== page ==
Vail movie review: ‘Public Enemies’ more like bar friends … |

Vail movie review: ‘Public Enemies’ more like bar friends …

Shauna Farnell

Despite his title of Public Enemy No. 1, popularity and public embrace appear to follow John Dillinger. And according to director /producer/writer Michael Mann (“Heat,” “Last of the Mohicans”), the famed bank robber had an uncanny way of making himself virtually invisible, simply by wearing a pair of shades.

Believable … not really. Beautifully rendered, yes. If you want an escape to 1930s gang life, “Public Enemies,” in terms of quality setting and acting, ranks right up there with “The Godfather” series and other greats. There is an ample supply of gunfire (using those sweet Dick Tracy-style machine guns), screeching tire getaways in vintage Fords, silky smooth romance (wooing is so easy for gangsters) and action-packed jailbreaks.

Johnny Depp is a natural, especially when all his Dillinger friends call him Johnny. Unfortunately, in all the shooting and more than one scene of watching gangsters watch a movie in a theater, we don’t really get to know Dillinger or any of the other Public Enemies (Baby Face Nelson, Pretty Boy Floyd) too well.

The film kicks off with a jailbreak: fast-paced, exciting and constituting one of the film’s many bloodbaths. Then we move right into bank robbery, where we truly get to admire Dillinger’s grace and agility when it comes to taking cash and temporary hostages.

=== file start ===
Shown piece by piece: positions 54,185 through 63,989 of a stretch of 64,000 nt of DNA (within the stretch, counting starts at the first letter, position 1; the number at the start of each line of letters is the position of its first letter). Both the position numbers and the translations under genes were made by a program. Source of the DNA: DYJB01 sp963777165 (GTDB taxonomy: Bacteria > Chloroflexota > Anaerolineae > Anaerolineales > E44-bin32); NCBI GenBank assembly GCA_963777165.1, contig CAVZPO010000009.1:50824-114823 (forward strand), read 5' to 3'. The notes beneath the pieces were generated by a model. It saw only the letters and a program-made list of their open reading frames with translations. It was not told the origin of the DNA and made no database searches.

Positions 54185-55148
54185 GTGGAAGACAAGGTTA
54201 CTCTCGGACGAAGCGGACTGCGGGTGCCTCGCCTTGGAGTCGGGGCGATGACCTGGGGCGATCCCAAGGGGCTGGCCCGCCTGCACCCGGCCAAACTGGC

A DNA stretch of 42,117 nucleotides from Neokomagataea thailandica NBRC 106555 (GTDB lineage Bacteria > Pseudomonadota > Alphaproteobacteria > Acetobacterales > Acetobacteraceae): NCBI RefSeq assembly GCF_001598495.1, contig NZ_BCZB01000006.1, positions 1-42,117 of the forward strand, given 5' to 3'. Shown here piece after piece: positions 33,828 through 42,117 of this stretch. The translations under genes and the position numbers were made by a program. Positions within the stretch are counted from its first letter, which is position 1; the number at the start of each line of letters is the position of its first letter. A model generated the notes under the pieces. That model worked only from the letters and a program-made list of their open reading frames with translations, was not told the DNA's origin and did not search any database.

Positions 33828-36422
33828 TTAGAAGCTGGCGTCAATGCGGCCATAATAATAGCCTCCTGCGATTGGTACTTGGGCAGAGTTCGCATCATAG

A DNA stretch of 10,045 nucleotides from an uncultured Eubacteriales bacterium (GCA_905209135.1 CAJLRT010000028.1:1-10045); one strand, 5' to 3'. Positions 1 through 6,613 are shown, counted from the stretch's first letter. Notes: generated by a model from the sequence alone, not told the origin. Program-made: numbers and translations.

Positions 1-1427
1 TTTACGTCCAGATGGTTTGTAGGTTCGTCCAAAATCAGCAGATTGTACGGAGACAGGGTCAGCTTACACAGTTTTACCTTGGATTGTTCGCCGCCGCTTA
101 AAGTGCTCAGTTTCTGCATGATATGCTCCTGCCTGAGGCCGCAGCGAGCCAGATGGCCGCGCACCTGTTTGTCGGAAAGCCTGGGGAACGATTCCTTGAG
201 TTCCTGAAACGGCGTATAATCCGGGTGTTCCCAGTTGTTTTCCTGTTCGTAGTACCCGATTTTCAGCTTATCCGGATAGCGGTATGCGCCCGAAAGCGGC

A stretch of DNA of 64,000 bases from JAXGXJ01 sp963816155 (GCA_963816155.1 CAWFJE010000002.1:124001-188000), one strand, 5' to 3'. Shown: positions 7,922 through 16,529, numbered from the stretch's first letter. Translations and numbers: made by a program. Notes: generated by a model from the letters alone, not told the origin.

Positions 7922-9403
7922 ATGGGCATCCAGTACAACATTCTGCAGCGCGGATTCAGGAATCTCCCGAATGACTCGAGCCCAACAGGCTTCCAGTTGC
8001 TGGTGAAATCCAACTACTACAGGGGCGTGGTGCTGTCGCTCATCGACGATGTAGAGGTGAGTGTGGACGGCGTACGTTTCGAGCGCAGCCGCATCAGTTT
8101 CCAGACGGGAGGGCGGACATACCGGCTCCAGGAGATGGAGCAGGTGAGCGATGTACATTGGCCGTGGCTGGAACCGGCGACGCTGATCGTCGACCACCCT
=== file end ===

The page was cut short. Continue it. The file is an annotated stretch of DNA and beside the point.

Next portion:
Meanwhile, J. Edgar Hoover is testing out a brand new branch of law enforcement, the FBI, and agent Melvin Purvis (Christian Bale) is hell-bent – in his pointed and reserved manner – on taking down Dillinger, only he doesn’t have much luck.

As Dillinger is out on the town one night, he spots Billie Frechette (Marion Cotillard), and wastes no time at all taking her on his arm and telling her exactly who he is and what he’s all about. She balks for a few hours, then melts into his irresistible charm and allure (as girls do).

It’s hard to tell how much time passes as Frechette and Dillinger’s relationship solidifies (it feels like about five minutes), when Dillinger is once again captured and taken into custody. He has one meaningful and telling conversation with Purvis between the metal bars of his cell before effortlessly making a fresh round of jail-breaking buddies.

At one point, when Chicago is on an all-out manhunt for Dillinger and Frechette finds herself in a pickle, Dillinger strolls down the street amid about two dozen officers frantically scrutinizing every face on the block for their man … and gets away.

“Public Enemies” is fast and kind of fun, there’s a lot to enjoy about it … just not much to believe or remember.

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